A time-of-flight mass spectrometer (TOF-MS) like the one mentioned in the immediately preceding article has been retrofitted with an ionizer based on a surface spontaneous- desorption process. This ionizer includes an electron multiplier in the form of a microchannel plate (MCP). Relative to an ionizer based on a hot-filament electron source, this ionizer offers advantages of less power consumption and greater mechanical ruggedness. The current density and stability characteristics of the electron emission of this ionizer are similar to those of a filament based ionizer. In tests of various versions of this ionizer in the TOF-MS, electron currents up to 100 nA were registered. Currents of microamperes or more — great enough to satisfy requirements in most TOF-MS applications — could be obtained by use of MCPs different from those used in the tests, albeit at the cost of greater bulk. One drawback of this ionizer is that the gain of the MCP decreases as a function of the charge extracted thus far; the total charge that can be extracted over the operational lifetime is about 1 coulomb. An MCP in the ion-detector portion of the TOF-MS is subject to the same limitation.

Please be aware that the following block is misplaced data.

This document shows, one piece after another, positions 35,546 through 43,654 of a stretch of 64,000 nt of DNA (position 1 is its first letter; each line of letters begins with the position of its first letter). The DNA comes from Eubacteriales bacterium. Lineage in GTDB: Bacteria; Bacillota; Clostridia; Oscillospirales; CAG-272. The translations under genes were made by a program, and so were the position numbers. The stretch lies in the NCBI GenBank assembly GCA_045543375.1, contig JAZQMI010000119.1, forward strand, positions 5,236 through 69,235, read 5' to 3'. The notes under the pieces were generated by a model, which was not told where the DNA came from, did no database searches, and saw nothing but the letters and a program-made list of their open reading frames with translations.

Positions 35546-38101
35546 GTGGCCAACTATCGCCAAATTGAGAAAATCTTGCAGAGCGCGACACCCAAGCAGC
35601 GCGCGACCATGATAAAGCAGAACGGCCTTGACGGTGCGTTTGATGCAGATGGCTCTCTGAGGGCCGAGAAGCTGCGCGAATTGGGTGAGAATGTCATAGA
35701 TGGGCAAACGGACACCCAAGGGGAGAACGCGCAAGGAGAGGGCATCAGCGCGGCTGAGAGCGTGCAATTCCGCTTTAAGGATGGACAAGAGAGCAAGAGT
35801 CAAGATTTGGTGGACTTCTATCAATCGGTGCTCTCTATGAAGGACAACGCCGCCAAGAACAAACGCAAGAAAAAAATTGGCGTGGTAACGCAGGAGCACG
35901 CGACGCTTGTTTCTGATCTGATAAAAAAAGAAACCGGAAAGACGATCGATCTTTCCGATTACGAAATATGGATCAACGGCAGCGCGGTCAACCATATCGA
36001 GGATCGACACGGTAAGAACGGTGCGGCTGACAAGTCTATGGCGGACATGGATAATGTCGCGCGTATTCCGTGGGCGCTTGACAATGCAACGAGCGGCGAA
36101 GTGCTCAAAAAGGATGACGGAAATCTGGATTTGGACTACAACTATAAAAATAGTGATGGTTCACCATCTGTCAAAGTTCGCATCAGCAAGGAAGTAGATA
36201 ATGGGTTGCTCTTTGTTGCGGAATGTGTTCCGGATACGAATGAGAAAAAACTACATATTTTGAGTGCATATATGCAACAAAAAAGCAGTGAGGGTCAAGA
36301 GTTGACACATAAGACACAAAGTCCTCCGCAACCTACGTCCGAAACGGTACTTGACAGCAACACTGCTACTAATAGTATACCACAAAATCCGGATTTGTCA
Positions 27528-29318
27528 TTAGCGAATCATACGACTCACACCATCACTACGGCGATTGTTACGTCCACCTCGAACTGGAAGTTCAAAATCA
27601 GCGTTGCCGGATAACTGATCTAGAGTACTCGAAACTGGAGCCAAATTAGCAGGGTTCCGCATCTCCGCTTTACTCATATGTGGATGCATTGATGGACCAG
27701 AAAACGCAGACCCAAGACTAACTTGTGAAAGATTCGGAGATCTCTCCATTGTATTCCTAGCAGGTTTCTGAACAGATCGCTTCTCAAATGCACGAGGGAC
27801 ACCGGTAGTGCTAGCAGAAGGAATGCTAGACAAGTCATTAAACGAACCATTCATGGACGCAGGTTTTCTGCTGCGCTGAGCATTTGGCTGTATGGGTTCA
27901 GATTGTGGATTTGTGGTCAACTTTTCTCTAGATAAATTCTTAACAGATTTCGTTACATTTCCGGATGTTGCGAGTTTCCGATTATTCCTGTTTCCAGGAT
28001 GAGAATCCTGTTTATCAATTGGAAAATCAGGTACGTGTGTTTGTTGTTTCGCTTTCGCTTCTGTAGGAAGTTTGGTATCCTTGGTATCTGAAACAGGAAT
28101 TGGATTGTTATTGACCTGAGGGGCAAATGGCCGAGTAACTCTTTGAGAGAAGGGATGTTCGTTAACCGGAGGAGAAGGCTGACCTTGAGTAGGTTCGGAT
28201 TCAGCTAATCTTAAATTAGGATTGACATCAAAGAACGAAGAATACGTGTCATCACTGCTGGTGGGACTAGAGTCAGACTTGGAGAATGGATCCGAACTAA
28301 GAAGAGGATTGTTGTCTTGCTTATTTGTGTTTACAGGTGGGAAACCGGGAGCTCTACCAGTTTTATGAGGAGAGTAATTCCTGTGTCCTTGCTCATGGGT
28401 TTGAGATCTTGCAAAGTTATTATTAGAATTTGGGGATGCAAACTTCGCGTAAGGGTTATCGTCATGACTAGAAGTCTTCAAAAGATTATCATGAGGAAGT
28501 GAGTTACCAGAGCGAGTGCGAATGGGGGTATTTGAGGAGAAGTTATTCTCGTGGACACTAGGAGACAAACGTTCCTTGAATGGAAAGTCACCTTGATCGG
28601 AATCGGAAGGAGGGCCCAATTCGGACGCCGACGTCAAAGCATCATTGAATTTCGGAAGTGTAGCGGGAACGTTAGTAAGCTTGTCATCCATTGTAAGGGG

This work was done by J. Albert Schultz of Ionwerks Inc. for Kennedy Space Center.

In accordance with Public Law 96-517, the contractor has elected to retain title to this invention. Inquiries concerning rights for its commercial use should be addressed to:

Ionwerks Inc.
J. Albert Schultz
2472 Bolsover, Suite 255
Houston, TX 77005
Phone: (713) 522-9880
E-mail: This email address is being protected from spambots. You need JavaScript enabled to view it.

Refer to KSC-12607, volume and number of this NASA Tech Briefs issue, and the page number.